Destrehan based televangelist posted a video to his website on Saturday to explain he never asked his followers for money to purchase a new jet (screenshot via jdm.org).

This past week's media circus has been nothing but a luxury jet-sized miscommunication, Louisiana televangelist Jesse Duplantis said Saturday. 

After a video of the Destrehan-based preacher telling followers of his need for a new $54 million plane quickly went viral, Duplantis posted a "special message" to his website Saturday to explain what he said was confusion driven by media coverage. 

“They never started the story. I did. Why? Because I wanted to be completely honest with all my partners and friends," he said, seated behind a desk in a room filled with ornate decorations.

He went on to explain that his goal wasn't to raise money to fund the purchase, but to have followers join him in "believing" in God for it to happen. 

Jesse Duplantis Ministries runs Covenant Church in Destrehan and produces a weekly broadcast that airs on WGNO-TV in New Orleans and several religious networks.

On the new video, after reading aloud a letter he says he received asking about the situation, he tells the writer: "I'm not asking you to pay for my plane." 

In the initial video, posted on May 21, Duplantis told viewers God had spoken to him and asked him to "believe" for a new Dassault Falcon 7X. The jet would replace his current one, a Dassault Falcon 50 he purchased in 2006. 

Duplantis detailed his history of owning jets, the first two of which he said are now being used by other ministries. He said he would donate his current jet once he buys the new one, which he said could travel greater distances without stopping to refuel and would avoid excessive costs. 

Critics reacted quickly to the sight of the wealthy preacher, who lives in a church-funded mansion in St. Charles Parish, appearing to solicit donations. His words indicated he wanted followers to help with the purchase, although he stopped short of asking for money.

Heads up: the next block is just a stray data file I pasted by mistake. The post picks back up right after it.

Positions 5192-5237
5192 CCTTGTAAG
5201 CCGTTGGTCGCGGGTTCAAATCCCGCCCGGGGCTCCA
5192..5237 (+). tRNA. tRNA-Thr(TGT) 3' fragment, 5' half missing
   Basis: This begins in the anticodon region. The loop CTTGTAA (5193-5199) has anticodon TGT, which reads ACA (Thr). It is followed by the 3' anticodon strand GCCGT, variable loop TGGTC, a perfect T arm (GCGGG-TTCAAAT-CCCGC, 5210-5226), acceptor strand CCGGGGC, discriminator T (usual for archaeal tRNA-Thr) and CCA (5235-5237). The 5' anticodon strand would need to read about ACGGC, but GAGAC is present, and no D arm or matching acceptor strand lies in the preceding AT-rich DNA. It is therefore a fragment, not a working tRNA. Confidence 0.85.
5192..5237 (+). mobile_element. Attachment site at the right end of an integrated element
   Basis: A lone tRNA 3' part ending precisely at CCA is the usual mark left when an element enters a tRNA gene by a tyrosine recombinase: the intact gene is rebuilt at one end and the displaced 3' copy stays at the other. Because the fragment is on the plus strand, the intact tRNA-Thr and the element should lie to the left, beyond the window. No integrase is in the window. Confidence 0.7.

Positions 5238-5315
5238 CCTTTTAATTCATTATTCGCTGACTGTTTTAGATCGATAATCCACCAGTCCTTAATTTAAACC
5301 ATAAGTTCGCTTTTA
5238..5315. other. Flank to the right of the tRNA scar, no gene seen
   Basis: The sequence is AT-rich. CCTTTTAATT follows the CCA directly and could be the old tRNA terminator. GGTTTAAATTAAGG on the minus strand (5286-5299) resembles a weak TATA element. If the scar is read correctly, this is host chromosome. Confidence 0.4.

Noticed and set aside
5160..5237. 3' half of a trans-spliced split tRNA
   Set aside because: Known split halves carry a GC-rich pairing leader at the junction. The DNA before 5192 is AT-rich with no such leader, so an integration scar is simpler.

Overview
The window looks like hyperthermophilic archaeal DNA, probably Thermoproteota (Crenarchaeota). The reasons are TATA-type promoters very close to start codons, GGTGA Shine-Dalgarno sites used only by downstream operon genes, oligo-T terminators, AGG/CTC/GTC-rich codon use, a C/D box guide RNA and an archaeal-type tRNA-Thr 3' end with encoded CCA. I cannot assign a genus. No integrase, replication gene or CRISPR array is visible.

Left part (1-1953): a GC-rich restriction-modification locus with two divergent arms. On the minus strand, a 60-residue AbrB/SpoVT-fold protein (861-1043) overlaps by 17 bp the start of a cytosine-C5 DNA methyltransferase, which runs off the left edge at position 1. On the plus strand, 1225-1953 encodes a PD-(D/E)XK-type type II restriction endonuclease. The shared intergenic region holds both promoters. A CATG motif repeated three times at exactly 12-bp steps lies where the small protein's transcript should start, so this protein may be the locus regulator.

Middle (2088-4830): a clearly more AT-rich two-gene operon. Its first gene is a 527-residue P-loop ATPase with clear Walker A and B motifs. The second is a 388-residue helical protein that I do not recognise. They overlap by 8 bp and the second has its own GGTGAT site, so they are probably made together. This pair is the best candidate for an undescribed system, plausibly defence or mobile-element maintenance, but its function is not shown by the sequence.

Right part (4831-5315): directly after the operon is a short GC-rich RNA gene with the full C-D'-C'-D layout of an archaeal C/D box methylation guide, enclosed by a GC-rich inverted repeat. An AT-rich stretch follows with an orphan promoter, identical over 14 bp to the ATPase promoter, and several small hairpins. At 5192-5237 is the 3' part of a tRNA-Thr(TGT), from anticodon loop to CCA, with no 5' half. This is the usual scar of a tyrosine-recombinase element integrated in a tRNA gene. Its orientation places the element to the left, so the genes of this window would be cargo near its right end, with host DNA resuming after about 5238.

"All people know exactly what I’m doing in this ministry. We don’t hide nothing whatsoever at all. I am a blessed man — you’re looking at a blessed man. And we never ask you to give something that me and Cathy (Duplantis) don’t give ourselves," Duplantis said in the initial video, adding that the new plane would be purchased in cash. 

Later in the video he said: "Pray about becoming a partner to it if you’d like to, and if you don’t — you don’t have to. But I wish you would." 

Duplantis explained Saturday that his request had nothing to do with money. But the preacher, who claims his global ministry reaches 2.9 billion people, said he's still gotten interest from possible donors. 

"A lot of people have called me and said, ‘I want to get involved in that new plane you’re believing for,’ " Duplantis said in the new video. "I said, ‘Well, that’s up to you, but I never asked you for it.’ And there’s nothing wrong with asking you for it. That’s not the issue. But I didn’t.”

Duplantis isn't the only religious leader who has reached out to followers about a new set of wings. Kenneth Copeland, a televangelist from Texas, announced in January that he had taken possession of a "debt-free" Gulfstream V. He credited its purchase to members of Kenneth Copeland Ministries and included an image and video of him with the jet. The purchase price was not disclosed.

Duplantis and Copeland both defended the use of private jets in a 2015 exchange.

"This is so important ... we've got to have this," Copeland said at the time. "The mess that airlines are in today, I would have to stop — I'm being very conservative — at least 75 to 80, more like 90 percent of what we're doing" without his own plane. 

Duplantis said Saturday he wasn't discouraged by the latest coverage, appearing giddy about the media exposure his ministry has received. He laughed as he mentioned stories on Fox News, "Good Morning America" and CNN. He did not address the social media reaction, which flooded his ministry's pages after the news spread online. 

He did, however, repeat his position that there is nothing wrong with a religious organization drawing funds from supporters. 

“I know people thought I was doing something wrong. I don’t dupe nobody. I’ve always been honest. Forty years I’ve been preaching this gospel and I’ve never had a scandal," Duplantis said, "and this is not a scandal." 

Follow Jeff Nowak on Twitter, @Jeff​_Nowak.